1. Mangala De Zoysa, University of Ruhuna, Department of Agricultural Economics Faculty of Agriculture University of Ruhu, Sri Lanka
Public-Private Partnerships (PPPs) are considered as “win-win” solutions to both government and market failures, improving the efficiency and effectiveness of sustainable forest management. PPPs in forestry sector in Sri Lanka are seen as filling a regulatory gap resulting from the attempt of gradual withdrawal of government from the management of forest resources. This study is based on a review literature and documents, complemented with observations and interviews with participants and stakeholders of different forestry projects, and discuss the PPPs in terms of emergence, influence and legitimacy. The national forest policy in 1980 emphasized the great need for sustainable management of forest resources in the involvement of local communities. Afforestation, conservation and protection are the main forestry operations and pronounced components of the emerged community-public partnerships. The national forest policy in 1995 promoted the partnerships in terms of donor–recipient or public–private with local people, rural communities and other stakeholders. Establishment of timber and fuel-wood plantations, and agro-forestry woodlots have been implemented through the partnerships. The Tourism Development Strategy of Sri Lanka in 2011 – 2016 has given special emphasis on ecotourism, through partnerships between the government agencies, private sector and communities. Under a special reforestation scheme, private sector involves in forestry as a business through sustainable agro-forestry, impart financial gain and also create a cleaner and greener planet. Base on the nature of activity undertaken by the partnerships, afforestation, conservation and protection focus on consultation between government and local communities and involve concentration of policy between public and private actors. These programs have identified risk mitigation as an integral part of the public–community partnership planning process. The partnership for establishment of timber and fuel-wood plantations and agro-forestry woodlots are based on private interests participate in the strategic-level decision-making in the public interest. Investments of private sector in forest management are committed to enhance inflow of foreign exchange earnings through the export of value added forest products of Sandalwood, Mahogany and Teak. The private companies empower investors with a choice to invest responsibly by offering an investment option that goes beyond financial gain to ecological and environmental gain. The Forest Ordinance has empowered Forest Department which is responsible for the management, protection and the development of forest resources. PPPs are far less frequent in rule-setting and –implementation of timber and fuel-wood plantations and agro-forestry woodlots. Work undertaken by community based organizations in the forestry sector in Sri Lanka occurs on a minor scale particularly under financial support from foreign-funded projects. Communities are not adequately recognized as stakeholders by the government agencies and as a partner in privately-run ecotourism businesses. Public perception toward private-sector engagement in management of forest resources is raising serious concerns about conflict of interest. Although the forest policies are in line with commitments promoting public-private partnerships in managing forest resources, the government needs serious efforts to engage with sustainable development.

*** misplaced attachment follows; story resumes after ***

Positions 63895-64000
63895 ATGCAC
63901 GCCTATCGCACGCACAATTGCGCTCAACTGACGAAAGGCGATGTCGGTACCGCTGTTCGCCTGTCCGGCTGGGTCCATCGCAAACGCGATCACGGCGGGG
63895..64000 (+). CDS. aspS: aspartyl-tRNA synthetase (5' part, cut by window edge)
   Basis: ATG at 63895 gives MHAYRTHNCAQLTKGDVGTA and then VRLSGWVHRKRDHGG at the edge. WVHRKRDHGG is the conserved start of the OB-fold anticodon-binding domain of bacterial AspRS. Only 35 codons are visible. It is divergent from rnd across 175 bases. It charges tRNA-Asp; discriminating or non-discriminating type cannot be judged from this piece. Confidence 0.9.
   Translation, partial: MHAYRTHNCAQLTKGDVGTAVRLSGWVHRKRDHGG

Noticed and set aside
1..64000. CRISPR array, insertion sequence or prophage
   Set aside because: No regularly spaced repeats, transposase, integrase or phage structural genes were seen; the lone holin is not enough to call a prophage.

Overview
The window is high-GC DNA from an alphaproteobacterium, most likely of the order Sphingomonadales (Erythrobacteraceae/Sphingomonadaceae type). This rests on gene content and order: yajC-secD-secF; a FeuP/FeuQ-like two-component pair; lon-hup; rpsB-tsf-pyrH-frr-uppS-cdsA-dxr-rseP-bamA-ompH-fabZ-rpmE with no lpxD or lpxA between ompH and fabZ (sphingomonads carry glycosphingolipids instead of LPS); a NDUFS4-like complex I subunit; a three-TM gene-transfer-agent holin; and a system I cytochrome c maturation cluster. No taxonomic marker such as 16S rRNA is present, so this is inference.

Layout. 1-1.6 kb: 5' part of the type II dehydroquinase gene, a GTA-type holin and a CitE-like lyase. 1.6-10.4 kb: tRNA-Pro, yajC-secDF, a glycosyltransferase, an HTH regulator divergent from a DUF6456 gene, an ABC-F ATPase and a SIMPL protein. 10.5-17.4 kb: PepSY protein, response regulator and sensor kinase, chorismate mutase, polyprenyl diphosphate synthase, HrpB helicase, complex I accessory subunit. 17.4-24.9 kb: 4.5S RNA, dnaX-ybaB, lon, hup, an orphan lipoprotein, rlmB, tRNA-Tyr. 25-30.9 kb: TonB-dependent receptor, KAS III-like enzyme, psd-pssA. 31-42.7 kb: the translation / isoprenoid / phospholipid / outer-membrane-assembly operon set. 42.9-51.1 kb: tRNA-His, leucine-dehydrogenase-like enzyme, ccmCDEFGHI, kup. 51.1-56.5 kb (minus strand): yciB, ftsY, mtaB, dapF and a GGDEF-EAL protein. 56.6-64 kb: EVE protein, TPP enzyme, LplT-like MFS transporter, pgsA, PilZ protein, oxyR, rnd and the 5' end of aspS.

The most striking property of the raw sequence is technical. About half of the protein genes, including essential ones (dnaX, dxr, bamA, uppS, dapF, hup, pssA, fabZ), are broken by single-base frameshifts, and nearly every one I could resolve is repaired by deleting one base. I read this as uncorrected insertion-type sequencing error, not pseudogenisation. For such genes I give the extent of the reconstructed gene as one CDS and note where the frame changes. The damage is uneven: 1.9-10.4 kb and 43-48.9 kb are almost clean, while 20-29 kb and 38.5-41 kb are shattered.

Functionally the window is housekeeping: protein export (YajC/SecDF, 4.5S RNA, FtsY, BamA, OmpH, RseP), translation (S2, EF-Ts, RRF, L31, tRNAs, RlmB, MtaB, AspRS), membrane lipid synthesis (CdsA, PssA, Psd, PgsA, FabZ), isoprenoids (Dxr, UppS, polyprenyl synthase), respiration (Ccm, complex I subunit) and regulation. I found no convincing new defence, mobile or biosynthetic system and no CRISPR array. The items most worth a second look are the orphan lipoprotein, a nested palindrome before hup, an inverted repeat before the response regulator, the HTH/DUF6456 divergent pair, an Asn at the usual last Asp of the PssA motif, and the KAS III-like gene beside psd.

Šumarska politika, ekonomika i organizacija